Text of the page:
Defense

August 20, 2012

‘Vanguard’ Soldiers field precision-guided mortar munitions

Tags:
by SSgt. Tanya Polk
Fort Stewart, Ga.

An MV-22 Osprey prepares to fly Japan Defense Minister Satoshi Morimoto to Marine Corps Base Quantico following a joint press conference with Defense Secretary Leon E. Panetta at the Pentagon Aug. 3, 2012.

On today’s battlefield, the enemy often plans attacks in highly populated areas, hoping that U.S. service members won’t retaliate and risk accidental injuries to innocent people.

Soldiers with the 4th Infantry Brigade Combat Team, Third Infantry Division, now have a more accurate method of firing indirect mortar rounds into congested areas, if necessary, after fielding the Accelerated Precision Mortar Initiative cartridge over the past three weeks at Fort Stewart, Ga.

The Accelerated Precision Mortar Initiative, or APMI, is a GPS-guided round fired from the M120 mortar system, which is part of the M326 Mortar Stowage Kit.

“It allows commanders to fire 120 mm mortar rounds into congested areas with less collateral damage,” said SFC Jay Martin, mortar platoon sergeant with Headquarters and Headquarters Company, 3rd Battalion, 7th Infantry Regiment, 4IBCT, 3rd ID. “It’s pretty accurate, with the capability of landing one-to-six meters away from the grid the soldiers established.”

About 60 indirect fire infantrymen with the 3rd Bn., 7th Inf. Regt., 3rd Bn., 15th Inf. Regt., and 6th Squadron, 8th Cavalry Regiment, 4IBCT, tested the technologically advanced rounds, Aug. 8, after learning how to use the precision round in a three-week course.

“They hit the target with one round,” SSgt. Justin Meiers said about his Troops who tested the new mortar’s capability.

Meiers added that these munitions not only help lower the amount of collateral damage, but keeps his fellow infantry soldiers safer who don’t have to enter the congested areas using direct fire.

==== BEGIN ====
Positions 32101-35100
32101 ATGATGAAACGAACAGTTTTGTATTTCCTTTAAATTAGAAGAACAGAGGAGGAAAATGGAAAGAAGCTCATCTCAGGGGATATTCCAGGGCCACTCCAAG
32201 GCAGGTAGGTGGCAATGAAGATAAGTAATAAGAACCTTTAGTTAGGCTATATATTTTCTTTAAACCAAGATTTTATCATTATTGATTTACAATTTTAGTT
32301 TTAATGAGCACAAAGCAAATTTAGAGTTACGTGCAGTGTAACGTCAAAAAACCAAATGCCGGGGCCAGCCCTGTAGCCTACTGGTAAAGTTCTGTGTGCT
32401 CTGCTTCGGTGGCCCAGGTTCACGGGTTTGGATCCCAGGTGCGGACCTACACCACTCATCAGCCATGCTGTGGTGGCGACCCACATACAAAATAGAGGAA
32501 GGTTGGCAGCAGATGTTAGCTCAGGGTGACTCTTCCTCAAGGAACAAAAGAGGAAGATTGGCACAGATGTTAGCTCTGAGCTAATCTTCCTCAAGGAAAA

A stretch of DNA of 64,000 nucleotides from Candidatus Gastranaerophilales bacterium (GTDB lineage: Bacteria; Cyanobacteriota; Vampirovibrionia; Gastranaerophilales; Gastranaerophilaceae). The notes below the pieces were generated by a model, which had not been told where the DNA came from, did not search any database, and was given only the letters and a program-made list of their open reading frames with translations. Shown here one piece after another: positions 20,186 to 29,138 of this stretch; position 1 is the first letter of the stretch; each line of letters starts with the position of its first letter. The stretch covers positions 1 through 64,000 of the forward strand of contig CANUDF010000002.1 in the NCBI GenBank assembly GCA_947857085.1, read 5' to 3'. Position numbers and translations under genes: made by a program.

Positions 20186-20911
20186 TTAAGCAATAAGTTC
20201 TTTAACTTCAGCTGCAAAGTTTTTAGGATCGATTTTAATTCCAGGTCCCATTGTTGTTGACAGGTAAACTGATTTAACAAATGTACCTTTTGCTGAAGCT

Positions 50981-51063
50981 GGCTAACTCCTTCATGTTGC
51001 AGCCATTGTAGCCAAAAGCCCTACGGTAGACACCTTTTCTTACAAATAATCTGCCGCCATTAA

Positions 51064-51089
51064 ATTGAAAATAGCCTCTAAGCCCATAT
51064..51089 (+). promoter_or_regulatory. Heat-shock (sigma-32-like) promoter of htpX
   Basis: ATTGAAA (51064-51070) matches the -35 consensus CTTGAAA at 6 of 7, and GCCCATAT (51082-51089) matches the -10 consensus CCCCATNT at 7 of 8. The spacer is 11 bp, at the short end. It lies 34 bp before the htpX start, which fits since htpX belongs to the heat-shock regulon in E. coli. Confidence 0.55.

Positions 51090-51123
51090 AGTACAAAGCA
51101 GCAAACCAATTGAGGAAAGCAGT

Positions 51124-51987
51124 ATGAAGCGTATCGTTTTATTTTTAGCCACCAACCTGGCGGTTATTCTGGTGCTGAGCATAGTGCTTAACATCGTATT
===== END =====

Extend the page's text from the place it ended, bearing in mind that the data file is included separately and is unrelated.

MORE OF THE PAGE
All of this week's top headlines to your email every Friday.


 
 

 

Headlines July 29, 2015

News: Lockheed F-35s reliability found wanting in shipboard testing¬†– The Marine Corps’ version of Lockheed Martin’s F-35 fighter demonstrated poor reliability in a 12-day exercise at sea, according to the U.S. military’s top testing officer.   Business: Rockwell Collins to upgrade Boeing comms system¬†– Rockwell Collins will upgrade the low-frequency transmi...
 
 

News Briefs July 29, 2015

U.S. Navy examines health concerns near Guantanamo court A complaint lodged with the Pentagon has prompted the U.S. Navy to look into the possible presence of anything that may cause cancer in a section of the base at Guantanamo Bay, Cuba, a military spokeswoman said July 28. The Navy Marine Corps Public Health Center and...
 
 
Air Force photograph by SrA. Betty R. Chevalier

New interrogation system installed on AWACS, more in pipeline

Air Force photograph by SrA. Betty R. Chevalier An E-3 Sentry AWACS from Tinker Air Force Base, Okla., prepares to land May 16, 2015. AWACS have the capability to detect enemy as well as friendly aircraft at great distances usi...
 

 

Remains of Pearl Harbor victims raised for identification

The military July 27 exhumed more caskets containing the unidentified remains of USS Oklahoma crew members killed in the 1941 bombing of Pearl Harbor. The Defense POW/MIA Accounting Agency disinterred five coffins from four grave sites at the National Memorial Cemetery of the Pacific in Honolulu, where they have rested for decades. The work is...
 
 
Boeing photograph

Boeing Oklahoma City expansion grows facilities, business presence

Boeing photograph July 29, Boeing broke ground on a new laboratory facility in Oklahoma City. Mayor Mick Cornett, Commissioner Brian Maughan, President of Boeing Global Services and Support Leanne Caret, Oklahoma Governor Mary ...
 
 

NASA awards contract to support agency’s human spaceflight programs

NASA has selected Wyle Laboratories Inc., of El Segundo, Calif., to provide biomedical, medical and health services in support of all human spaceflight programs at the agency’s Johnson Space Center in Houston. The work supports ongoing research aboard the International Space Station and helps enable the journey to Mars. The Human Health and Performance contract...
 




0 Comments


Be the first to comment!


Leave a Reply

Your email address will not be published. Required fields are marked *

You may use these HTML tags and attributes: <a href="" title=""> <abbr title=""> <acronym title=""> <b> <blockquote cite=""> <cite> <code> <del datetime=""> <em> <i> <q cite=""> <s> <strike> <strong>